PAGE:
May 20, 2020 rated it liked it
Shelves: jbc, religion, fiction
It had been a long time since I read a Chaim Potok book. I recently read In The Beginning, which followed along for me the same path as most of his other books. A story about an Orthodox family set in a certain period dealing with life, Antisemitism and the challenges of the times.

The Book of Lights is a much different book set eight years after the the end of WW II. It gives the feeling of a lost generation. One of the protagonists in the story feels great guilt over the dropping of the atomic
May 29, 2016 rated it it was amazing
I was struck with his patience in writing. His patience lets you enter deeply into the story. I think some would describe his books as slow, but I don't find that accurate. He is willing to let many, many little moments build toward powerful insights into life.

This book has another Jewish seminary student, Gershon Loren, but this one studies Kabbalah. His roommate, Arthur, and later friend is the son of one of the physicists who worked on the atomic bomb with Einstein and others. He stands and
Jul 29, 2012 rated it really liked it  ·  review of another edition
I've read several books by this author and I have to say that the style was very different but still effective. There are a lot of tonal shifts that reflect Gershon's drifting thoughts. It's a much more experimental style.

The book provided insight into how the wars affected young Americans at home and then in the service. Gershon's friend is guilt-ridden by his family's involvement in developing the atomic bomb. He is consumed by his guilt, driven to obsession with Japan and the Japanese people
In all my Jewish exploration this is my first Chaim Potok book. A housemate lent it to me and I am excited about the juxtoposition of Kabbala and Nuclear doomsday and its not even sci-fi! Thanks Cold War.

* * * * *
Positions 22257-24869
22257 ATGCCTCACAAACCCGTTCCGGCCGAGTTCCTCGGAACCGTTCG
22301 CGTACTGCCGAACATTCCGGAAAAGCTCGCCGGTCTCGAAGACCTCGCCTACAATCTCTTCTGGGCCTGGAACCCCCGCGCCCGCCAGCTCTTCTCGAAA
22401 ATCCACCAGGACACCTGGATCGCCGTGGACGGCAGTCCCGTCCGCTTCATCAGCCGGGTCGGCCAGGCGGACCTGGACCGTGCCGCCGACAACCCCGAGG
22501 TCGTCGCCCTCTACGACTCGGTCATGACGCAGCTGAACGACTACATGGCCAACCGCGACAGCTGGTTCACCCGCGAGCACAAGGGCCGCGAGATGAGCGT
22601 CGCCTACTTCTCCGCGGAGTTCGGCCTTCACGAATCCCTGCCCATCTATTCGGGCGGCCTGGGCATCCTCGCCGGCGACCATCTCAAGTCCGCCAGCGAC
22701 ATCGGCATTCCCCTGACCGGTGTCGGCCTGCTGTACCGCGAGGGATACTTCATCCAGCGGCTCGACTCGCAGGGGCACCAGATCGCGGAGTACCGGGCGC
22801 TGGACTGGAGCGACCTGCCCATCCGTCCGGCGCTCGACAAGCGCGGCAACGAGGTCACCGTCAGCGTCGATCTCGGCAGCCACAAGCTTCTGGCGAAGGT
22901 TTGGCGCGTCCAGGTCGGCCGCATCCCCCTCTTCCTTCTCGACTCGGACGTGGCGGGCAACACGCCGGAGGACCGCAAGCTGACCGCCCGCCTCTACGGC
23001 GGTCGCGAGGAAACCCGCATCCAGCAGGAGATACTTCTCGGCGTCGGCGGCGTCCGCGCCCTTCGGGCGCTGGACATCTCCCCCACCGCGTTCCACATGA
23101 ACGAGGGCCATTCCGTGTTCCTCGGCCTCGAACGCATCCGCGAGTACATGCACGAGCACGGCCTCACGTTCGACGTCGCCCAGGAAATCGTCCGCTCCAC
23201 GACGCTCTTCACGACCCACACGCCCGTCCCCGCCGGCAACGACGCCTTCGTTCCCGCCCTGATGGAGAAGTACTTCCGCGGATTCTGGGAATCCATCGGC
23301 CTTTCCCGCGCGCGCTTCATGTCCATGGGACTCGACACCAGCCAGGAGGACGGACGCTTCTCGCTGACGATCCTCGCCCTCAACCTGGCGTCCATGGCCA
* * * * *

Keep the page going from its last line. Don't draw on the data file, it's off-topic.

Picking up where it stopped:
The book was clear and straight forward but dragged. The guilt of the Nuclear bombing of Japan was salient but at times seemed melodramatic and the use of light as a symbol of divinity, through Kabbala, and death, through nuclear explosion, seemed forced.

The most valuable elements were the des
Nov 08, 2015 rated it it was amazing
This is my favourite Potok book so fa. I liked it much better than The Chosen, My Name Is Asher Lev, and The Promise,more than Wanderings, and even than Davita's Harp. ;I became immersed in the story, cared about the major the characters including the Kabbalah, wondered about others, accessible mysticism (it even made sections of The Zohar understandable!), history, fascinating debates and ambiguity. I kept finding quotes that I want to remember, but soon realized that I'd have to underline line ...more
Mar 21, 2008 rated it liked it
This is my fourth Potok and he remains a favorite, to be sure. This book didn't disappoint, but unlike the other novels I've read, I probably won't read it again. If I could, I'd actually give it 3.5 stars.

This book deals with war--but (again) unlike the other books I've read and reported on here, it doesn't mix it with religion as a paradox like the Lev books did with art and Davita's Harp did with politics. Instead we get a book about the ethics of Atomic war from the perspective of those who
Jun 10, 2008 rated it really liked it
Like many Potok novels, the philosophical debate between the Talmud and Kabbalah underlines the action. However, in this case Gershon, our hero, has decided to follow the path of the Kabbalah "light". What I really loved about this book was the evolution of the protagonist: seeing Gershon transform from a guilty, sad, powerless young man to a leader and source of strength to those around him.

As the book moves into Korea and then Japan, we get to glimpse the Far East in the 1950's. I've never rea
Nov 10, 2011 rated it really liked it
What I wrote rigth after I read it: This book seems dark, perhaps darker than any of his others. It's about physics and kabbalah, so it's science and mystecism adn the world torn apart. He carried me along and made me ache and rejoice and ache again. ...more
Apr 08, 2020 rated it really liked it